and rolled down the top of the desk.
THE GOLD FRAME THE MODERN FRAME WORKS was actually an extra-largewooden packing case mounted on wobbly legs tucked in a gap between a drug store and a radio repair shop. Its owner, Datta, with his concave figure, silver-rimmed glasses and a complexion of seasoned timber, fitted into his shop with the harmony of a fixture. He was a silent, hard-working man. He gave only laconic answers to the questions his customers asked and strongly discouraged casual friends who tried to intrude on his zone of silence with their idle gossip. He was always seen sitting hunched up, surrounded by a confusion of cardboard pieces, bits of wood, glass sheets, boxes of nails, glue bottles, paint tins and other odds and ends that went into putting a picture in a frame. In this medley a glasscutter or a pencil stub was often lost and that was when he would uncoil from his posture and grope impatiently for it. Many times he had to stand up and shake his dhoti vigorously to dislodge the lost object. This operation rocked the whole shop, setting the pictures on the walls gently swinging. There was not an inch of space that was not covered by a picture; gods, saints, hockey players, children, cheap prints of the Mona Lisa, national leaders, wedding couples, Urdu calligraphy, the snow-clad Fujiyama and many others coexisted with a cheerful incongruity like some fabulous world awaiting order and arrangement. A customer standing outside the shop on the pavement, obstructing the stream of jostling pedestrians, announced, ‘I want this picture framed.’ Datta, with his habitual indifference, ignored him and continued driving screws into the sides of a frame. ‘I want a really good job done, no matter how much it costs.’ The customer volunteered the information, unwrapping a faded
newspaper and exposed a sepia-brown photograph of an old man. It was sharp and highly glazed in spite of its antiquity. ‘What sort of a frame would you like?’ Datta asked, still bent over his work. ‘The best, of course. Do you expect I would stint where this great soul is concerned?’ Datta glanced sideways and caught a glimpse of the photograph: just another elderly person of those days, he told himself: a standard portrait of a grandfather, a philanthropist, a social worker, with the inevitable whiskers and top-heavy cascading turban—it could be any one of these. At least half a dozen people came to him every month bearing similar portraits, wanting to demonstrate their homage to the person in the picture in the shape of a glittering frame. The customer was describing the greatness of the old man: extravagant qualities of nobility, compassion, and charity were being generously attributed to him in a voice that came close to the chanting of a holy scripture ‘ . . . If this world had just a few more like him, believe me, it would certainly have been a different place. Of course, there are demons who may not agree with me. They are out to disgrace his name and destroy his memory. But he is God in my home!’ ‘What sort of a frame do you want?’ Datta interrupted. ‘Plain, wooden, lacquer, gold, plastic or just enamel painted?’ He waved a casual hand towards the pictures on the wall. The customer silently surveyed the various frames. After some time Datta heard him mumble, ‘I want the best . . .’ ‘I don’t have any second-rate stuff in my shop,’ Datta said. ‘How much will that gold frame cost?’ enquired the customer. He was shown a number of samples: plain, decorative, floral, geometrical, thin, hefty and so forth. The customer was baffled by the variety. He examined the selection before him for a long time and seemed afraid of enshrining his saviour for ever in some ugly cheap frame. Datta came to his rescue and recommended one with a profusion of gold leaves and winding creepers and, in order to clear any lingering doubt he might still harbour in regard to its quality, added: ‘It is German! Imported!’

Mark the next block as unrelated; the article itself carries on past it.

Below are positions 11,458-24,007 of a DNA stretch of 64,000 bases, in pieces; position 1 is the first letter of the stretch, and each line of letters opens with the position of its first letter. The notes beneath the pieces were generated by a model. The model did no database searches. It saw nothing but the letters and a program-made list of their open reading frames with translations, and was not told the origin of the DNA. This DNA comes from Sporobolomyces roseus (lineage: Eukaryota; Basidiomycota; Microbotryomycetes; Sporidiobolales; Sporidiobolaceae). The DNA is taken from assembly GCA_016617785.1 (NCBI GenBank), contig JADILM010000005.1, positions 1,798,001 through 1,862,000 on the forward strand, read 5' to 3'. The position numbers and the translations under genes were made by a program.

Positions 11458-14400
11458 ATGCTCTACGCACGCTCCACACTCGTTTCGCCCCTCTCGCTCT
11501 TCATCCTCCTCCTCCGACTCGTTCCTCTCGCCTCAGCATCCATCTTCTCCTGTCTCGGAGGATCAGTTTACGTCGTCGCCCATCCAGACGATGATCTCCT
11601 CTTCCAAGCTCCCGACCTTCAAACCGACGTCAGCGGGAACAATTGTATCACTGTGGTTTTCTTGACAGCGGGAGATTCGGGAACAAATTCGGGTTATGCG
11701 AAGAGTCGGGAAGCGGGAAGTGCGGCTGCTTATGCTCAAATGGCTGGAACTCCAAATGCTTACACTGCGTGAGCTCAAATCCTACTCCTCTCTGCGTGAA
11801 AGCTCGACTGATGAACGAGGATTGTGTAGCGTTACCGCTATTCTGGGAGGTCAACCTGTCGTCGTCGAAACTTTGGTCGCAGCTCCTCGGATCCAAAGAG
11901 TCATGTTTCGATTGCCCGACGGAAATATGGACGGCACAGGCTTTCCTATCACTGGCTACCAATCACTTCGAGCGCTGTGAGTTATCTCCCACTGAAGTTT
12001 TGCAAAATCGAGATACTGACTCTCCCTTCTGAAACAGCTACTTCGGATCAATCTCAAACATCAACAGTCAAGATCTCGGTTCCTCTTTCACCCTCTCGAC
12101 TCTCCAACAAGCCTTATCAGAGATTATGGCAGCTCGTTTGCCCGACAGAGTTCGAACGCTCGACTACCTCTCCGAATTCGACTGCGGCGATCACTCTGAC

The customer at once seemed impressed and satisfied. Datta next asked, ‘You want a plain mount or a cut mount?’ and watched the puzzled look return. Again he helped the man out by showing his various mounts and suggested that a cut mount looked more elegant. ‘All right, let me have a cut mount then. Is that a cut mount?’ he asked, pointing to a framed picture on the wall of a soulful-looking lady in an oval cut mount. ‘I like that shape. Will it cost much?’ ‘No. Frame, mount, glass—all will cost seventeen rupees.’ The customer had expected it would be more. He pretended to be shocked all the same and tried to bargain. Datta withdrew to his corner without replying and began to cut a piece of plywood. The customer hung about uncertainly for some time and finally asked, ‘When will you have it ready?’ and barely heard the reply over the vibrating noise of the saw on the plywood, ‘Two weeks from today.’ Datta had learnt by experience that his customers never came on the day of delivery. They came days in advance and went away disappointed or came months later, and some never turned up at all and their pictures lay unclaimed in a box, gathering dust and feeding cockroaches and silver fish. Therefore, he only made frames for those who visited him at least twice before he actually executed their orders. Ten days later the tall, rustic-looking man appeared and enquired, ‘Has the picture been framed? I was passing by and thought I could collect it if it was ready.’ Datta cast a sideways look at him and continued with his work. ‘I know I have come four days early,’ the customer grinned nervously. ‘Will it be ready by Tuesday?’ Datta merely nodded without shifting attention from a tiny nail which he, with precise rhythmic strokes, was driving into a frame. He, however, sensed the man’s obsessive attachment to the photograph. He told himself there would be trouble if he did not deliver the order on the promised date. Next morning he made that his first job, keeping aside all the others. The photograph was lying on a shelf among many others. He took it and carefully kept it on a wooden plank on the floor. Then he looked for the